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Transforming toxic environments

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Global antisemitism has been trending steadily upwards since the turn of the century, with most diaspora countries noting a major increase in activity on virtually a year-by-year basis. A new report by the World Zionist Organization showing a slowdown in the rate of incidents in 2022 is to be welcomed, but only with caution. It’s much too soon to tell whether these findings indicate a reversal of the trends of the past 20 years, and furthermore, even with the somewhat reduced figures, the situation confronting world Jewry remains deeply concerning. Direct anti-Jewish attacks may be down, but that’s not true of anti-Jewish attitudes which, to a significant degree through organisations boycotting Israel, are becoming increasingly widespread.

South Africa has also witnessed a steady rise in reported attacks on the Jewish community. By way of illustration, the number of incidents jointly logged by the South African Jewish Board of Deputies (SAJBD) and Community Security Organisation in 2022 was about twice the annual average recorded in the early years of the century. That being said, compared with other major diaspora countries (Canada, France, Australia, and the United Kingdom among them) antisemitism thankfully continues to be a relatively low-level problem in South Africa. This is true not only concerning the bare numbers (even now, annual figures seldom exceed the 100-mark) but in terms of the gravity of the incidents reported. It’s extremely rare, for example, for antisemitically motivated attacks to involve violent assault, and the same is true when it comes to damage and desecration of Jewish property.

University campuses have become especially difficult spaces for Jewish students. The extent of the problem in the United Kingdom is explored in a report released this week by the Community Security Trust, and similarly worrying trends are in evidence in the United States and elsewhere. Irrespective of their views on Israel, many Jewish students are feeling ostracised by their peers, to the point that a growing number feel the need to hide their identity. It wasn’t so long ago that our own students were being made to feel similarly uncomfortable and unwelcome on campus. Fortunately, there has since been a striking turn-around in that regard, the result of a sustained, strategic effort by the South African Union of Jewish Students. One of the encouraging lessons we can take from this is that by working together, the sensible allocation of resources, considered forward planning, and sustained effort, it’s possible to transform even the most toxic of environments for the better.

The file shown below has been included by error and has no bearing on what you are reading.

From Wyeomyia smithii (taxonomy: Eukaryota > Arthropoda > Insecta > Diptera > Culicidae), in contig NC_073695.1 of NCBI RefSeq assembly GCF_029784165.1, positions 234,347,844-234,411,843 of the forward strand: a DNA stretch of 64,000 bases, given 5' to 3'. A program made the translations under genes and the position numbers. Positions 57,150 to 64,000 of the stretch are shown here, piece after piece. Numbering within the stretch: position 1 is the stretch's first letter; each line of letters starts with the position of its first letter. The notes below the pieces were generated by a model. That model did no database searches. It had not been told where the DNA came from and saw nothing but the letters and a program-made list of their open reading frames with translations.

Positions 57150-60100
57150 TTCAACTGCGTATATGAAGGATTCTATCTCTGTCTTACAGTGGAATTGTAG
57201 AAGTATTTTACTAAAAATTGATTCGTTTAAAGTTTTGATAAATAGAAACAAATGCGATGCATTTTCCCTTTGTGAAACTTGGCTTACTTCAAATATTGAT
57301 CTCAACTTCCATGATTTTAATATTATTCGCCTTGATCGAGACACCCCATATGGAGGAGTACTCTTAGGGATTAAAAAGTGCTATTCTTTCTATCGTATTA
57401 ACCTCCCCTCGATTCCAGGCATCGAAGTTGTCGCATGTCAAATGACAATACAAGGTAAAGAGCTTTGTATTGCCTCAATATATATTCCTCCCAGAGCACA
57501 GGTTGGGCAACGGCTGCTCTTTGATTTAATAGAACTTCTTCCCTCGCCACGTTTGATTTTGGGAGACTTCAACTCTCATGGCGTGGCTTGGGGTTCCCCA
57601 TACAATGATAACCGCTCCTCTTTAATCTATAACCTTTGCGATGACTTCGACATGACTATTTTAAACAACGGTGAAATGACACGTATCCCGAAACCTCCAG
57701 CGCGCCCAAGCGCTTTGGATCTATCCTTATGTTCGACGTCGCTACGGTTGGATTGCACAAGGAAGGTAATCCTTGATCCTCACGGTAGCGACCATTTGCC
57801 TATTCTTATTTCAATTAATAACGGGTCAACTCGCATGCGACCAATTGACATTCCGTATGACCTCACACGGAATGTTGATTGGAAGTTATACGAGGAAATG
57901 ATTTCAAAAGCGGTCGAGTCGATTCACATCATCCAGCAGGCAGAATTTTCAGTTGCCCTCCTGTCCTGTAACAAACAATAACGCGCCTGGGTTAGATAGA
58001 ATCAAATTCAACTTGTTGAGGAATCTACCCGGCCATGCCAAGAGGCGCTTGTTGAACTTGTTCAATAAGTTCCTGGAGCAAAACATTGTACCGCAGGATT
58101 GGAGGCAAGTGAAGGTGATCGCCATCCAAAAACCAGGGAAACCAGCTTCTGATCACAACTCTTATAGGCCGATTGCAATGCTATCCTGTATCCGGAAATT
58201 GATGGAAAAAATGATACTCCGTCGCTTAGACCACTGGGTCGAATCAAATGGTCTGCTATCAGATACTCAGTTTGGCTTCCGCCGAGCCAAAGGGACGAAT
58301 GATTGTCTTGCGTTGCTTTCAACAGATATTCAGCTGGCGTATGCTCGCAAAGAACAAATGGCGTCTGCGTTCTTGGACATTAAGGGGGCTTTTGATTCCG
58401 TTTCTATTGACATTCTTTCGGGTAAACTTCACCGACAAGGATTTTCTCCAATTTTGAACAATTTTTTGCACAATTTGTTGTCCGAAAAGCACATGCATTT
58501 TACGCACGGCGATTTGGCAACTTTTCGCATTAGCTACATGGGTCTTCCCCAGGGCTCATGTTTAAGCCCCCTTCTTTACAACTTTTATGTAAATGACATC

Communal diary

The SAJBD’s Communal Diary, one the longest running services the Board has provided to the community, enables Jewish organisations to avoid schedule clashes in planning their functions while also publicising “what’s on” for the general Jewish public. Through this facility, we recently picked up a clash between two major communal organisations who had their annual fundraisers on the same night and connected the two organisations so that they could make other arrangements well in advance. To avoid these kinds of potentially disastrous mix-ups, I urge all organisations to send relevant details of their upcoming functions to The Communal Diary can be accessed on our website,

  • Listen to Charisse Zeifert on Jewish Board Talk, 101.9 ChaiFM, every Friday from 12:00 to 13:00.

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